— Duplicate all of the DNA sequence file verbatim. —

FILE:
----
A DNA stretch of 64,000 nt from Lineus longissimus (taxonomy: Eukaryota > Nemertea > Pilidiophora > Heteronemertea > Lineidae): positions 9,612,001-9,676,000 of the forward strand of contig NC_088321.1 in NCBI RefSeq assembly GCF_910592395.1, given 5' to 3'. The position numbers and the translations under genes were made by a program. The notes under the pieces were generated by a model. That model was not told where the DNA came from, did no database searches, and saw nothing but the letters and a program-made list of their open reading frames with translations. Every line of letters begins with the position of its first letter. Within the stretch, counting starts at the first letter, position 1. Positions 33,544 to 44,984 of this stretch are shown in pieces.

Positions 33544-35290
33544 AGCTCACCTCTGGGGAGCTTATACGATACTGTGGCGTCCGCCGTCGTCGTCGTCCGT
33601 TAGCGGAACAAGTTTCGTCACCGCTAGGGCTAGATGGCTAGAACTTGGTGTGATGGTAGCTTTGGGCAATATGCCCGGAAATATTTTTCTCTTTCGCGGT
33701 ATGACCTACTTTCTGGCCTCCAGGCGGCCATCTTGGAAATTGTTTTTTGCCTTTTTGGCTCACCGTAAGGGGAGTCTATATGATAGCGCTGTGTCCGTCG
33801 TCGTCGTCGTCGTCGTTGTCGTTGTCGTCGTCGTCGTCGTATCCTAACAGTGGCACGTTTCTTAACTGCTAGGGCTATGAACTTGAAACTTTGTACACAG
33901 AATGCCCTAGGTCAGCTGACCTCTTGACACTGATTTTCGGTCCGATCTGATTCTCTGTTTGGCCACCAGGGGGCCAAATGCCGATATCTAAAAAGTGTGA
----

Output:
A DNA stretch of 64,000 nt from Lineus longissimus (taxonomy: Eukaryota > Nemertea > Pilidiophora > Heteronemertea > Lineidae): positions 9,612,001-9,676,000 of the forward strand of contig NC_088321.1 in NCBI RefSeq assembly GCF_910592395.1, given 5' to 3'. The position numbers and the translations under genes were made by a program. The notes under the pieces were generated by a model. That model was not told where the DNA came from, did no database searches, and saw nothing but the letters and a program-made list of their open reading frames with translations. Every line of letters begins with the position of its first letter. Within the stretch, counting starts at the first letter, position 1. Positions 33,544 to 44,984 of this stretch are shown in pieces.

Positions 33544-35290
33544 AGCTCACCTCTGGGGAGCTTATACGATACTGTGGCGTCCGCCGTCGTCGTCGTCCGT
33601 TAGCGGAACAAGTTTCGTCACCGCTAGGGCTAGATGGCTAGAACTTGGTGTGATGGTAGCTTTGGGCAATATGCCCGGAAATATTTTTCTCTTTCGCGGT
33701 ATGACCTACTTTCTGGCCTCCAGGCGGCCATCTTGGAAATTGTTTTTTGCCTTTTTGGCTCACCGTAAGGGGAGTCTATATGATAGCGCTGTGTCCGTCG
33801 TCGTCGTCGTCGTCGTTGTCGTTGTCGTCGTCGTCGTCGTATCCTAACAGTGGCACGTTTCTTAACTGCTAGGGCTATGAACTTGAAACTTTGTACACAG
33901 AATGCCCTAGGTCAGCTGACCTCTTGACACTGATTTTCGGTCCGATCTGATTCTCTGTTTGGCCACCAGGGGGCCAAATGCCGATATCTAAAAAGTGTGA